Senators Raise ‘Serious Concerns’ About State Department Study on Tar Sands Oil Pipeline

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Michael Briggs (202) 228-6492

Senators Raise ‘Serious Concerns’ About State Department Study on Tar Sands Oil Pipeline

WASHINGTON - Three key senators today questioned the U.S. State Department about its dealings with a Canadian company seeking U.S. approval to build a crude oil pipeline from Canada to the Gulf of Mexico.

The State Department is responsible for deciding whether to approve the billion-dollar Keystone XL pipeline project. TransCanada, the company trying to build the pipeline, reportedly was permitted to screen private firms bidding to perform an environmental impact study.

Sens. Bernie Sanders (I-Vt.), Patrick Leahy (D-Vt.) and Ron Wyden (D-Ore.) wrote a letter to Secretary of State Hillary Rodham Clinton raising what they called "serious concerns" about the matter. Their letter questioned why Cardno Entrix was picked to perform the critical study despite its significant financial ties to TransCanada.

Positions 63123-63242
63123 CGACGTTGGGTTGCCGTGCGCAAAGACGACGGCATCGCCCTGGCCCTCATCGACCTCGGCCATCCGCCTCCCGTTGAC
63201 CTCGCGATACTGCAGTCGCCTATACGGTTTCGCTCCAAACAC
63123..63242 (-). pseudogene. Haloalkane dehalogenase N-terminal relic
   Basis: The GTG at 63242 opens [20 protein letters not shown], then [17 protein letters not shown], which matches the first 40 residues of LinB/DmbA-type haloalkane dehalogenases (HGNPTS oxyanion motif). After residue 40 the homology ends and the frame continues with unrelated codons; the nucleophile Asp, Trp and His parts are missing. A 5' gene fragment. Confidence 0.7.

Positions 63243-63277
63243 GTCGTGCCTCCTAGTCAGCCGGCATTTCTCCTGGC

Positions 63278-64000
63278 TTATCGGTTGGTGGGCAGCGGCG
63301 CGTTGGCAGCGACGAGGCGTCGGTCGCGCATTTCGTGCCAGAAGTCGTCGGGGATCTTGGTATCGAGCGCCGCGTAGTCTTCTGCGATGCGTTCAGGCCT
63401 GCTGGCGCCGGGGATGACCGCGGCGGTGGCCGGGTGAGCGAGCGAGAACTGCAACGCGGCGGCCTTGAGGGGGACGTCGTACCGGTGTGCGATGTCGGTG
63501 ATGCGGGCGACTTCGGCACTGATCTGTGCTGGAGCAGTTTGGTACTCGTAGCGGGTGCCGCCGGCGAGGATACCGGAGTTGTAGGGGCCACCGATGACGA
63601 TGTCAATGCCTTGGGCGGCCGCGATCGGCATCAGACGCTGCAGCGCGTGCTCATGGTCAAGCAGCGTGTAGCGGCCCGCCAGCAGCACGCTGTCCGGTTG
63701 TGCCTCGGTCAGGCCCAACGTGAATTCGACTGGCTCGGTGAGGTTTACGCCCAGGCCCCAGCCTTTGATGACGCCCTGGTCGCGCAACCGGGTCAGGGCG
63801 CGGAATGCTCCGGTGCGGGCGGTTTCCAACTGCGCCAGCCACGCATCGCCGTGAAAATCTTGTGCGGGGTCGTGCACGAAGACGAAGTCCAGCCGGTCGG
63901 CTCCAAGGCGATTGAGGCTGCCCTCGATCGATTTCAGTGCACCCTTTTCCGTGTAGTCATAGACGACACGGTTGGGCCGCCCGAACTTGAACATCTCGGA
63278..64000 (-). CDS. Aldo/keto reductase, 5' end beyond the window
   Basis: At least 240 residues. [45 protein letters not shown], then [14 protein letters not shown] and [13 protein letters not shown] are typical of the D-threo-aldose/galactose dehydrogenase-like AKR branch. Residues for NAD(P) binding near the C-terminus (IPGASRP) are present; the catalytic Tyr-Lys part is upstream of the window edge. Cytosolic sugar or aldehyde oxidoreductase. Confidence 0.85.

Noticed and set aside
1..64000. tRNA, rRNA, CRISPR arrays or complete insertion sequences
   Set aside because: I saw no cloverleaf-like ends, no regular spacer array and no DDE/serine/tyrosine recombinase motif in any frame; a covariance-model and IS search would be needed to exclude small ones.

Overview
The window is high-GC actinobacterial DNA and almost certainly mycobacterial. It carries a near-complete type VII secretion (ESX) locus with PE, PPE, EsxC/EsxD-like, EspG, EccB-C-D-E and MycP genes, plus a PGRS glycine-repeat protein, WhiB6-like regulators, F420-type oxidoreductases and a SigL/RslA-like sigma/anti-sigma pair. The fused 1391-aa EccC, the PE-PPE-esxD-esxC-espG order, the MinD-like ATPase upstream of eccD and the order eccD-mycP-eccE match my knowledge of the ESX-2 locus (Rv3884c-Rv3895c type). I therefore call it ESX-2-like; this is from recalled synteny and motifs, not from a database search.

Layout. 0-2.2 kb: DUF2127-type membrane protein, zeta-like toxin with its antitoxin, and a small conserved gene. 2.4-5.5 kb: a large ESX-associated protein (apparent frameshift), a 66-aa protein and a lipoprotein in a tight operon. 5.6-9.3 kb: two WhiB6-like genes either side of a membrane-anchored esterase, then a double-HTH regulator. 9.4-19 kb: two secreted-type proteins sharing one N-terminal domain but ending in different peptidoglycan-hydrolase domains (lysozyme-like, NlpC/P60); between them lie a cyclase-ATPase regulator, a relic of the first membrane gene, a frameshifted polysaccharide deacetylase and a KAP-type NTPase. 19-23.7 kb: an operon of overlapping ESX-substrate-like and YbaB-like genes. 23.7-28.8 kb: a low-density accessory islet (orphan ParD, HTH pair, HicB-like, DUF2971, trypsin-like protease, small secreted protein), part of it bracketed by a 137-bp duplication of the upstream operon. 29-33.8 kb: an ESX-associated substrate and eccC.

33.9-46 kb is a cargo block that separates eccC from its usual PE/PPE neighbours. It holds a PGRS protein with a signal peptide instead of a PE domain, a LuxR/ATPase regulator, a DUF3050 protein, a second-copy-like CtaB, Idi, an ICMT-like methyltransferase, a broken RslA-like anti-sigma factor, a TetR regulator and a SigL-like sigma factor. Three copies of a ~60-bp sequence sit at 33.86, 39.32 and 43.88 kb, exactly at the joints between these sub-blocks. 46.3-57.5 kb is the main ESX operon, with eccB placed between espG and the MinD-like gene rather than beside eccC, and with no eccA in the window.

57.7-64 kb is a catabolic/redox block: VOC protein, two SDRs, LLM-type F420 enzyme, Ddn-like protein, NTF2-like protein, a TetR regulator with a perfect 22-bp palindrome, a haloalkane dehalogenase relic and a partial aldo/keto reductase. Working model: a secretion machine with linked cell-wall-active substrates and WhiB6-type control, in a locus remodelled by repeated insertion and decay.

"We find it inappropriate that a contractor with financial ties to TransCanada, which publicly promotes itself by identifying TransCanada as a ‘major client', was selected to conduct what is intended to be an objective government review," the senators said. 

"This is a critically important issue for our environment and the energy future of our country.  At a time when all credible scientific evidence and opinion indicate that we are losing the battle against global warming, it is imperative that we have objective environmental assessments of major carbon-dependent energy projects," the letter added. 

The senators said "the only satisfactory remedy" would be for the State Department to conduct a new, objective, and comprehensive environmental review, either directly or through a contractor with no financial ties to TransCanada. 

Environmental activist Bill McKibben, a leading opponent of the Tar Sands pipeline project, applauded the senators.

"I'm so glad to see senators sticking up not just for the integrity of the atmosphere, but also the integrity of the political process. If environmental reviews are run by the companies involved, there's really not much point in doing them; hopefully this letter will help the Obama administration figure out that it's time to start over again."

To read the senators' letter, click here.


United States Senator for Vermont

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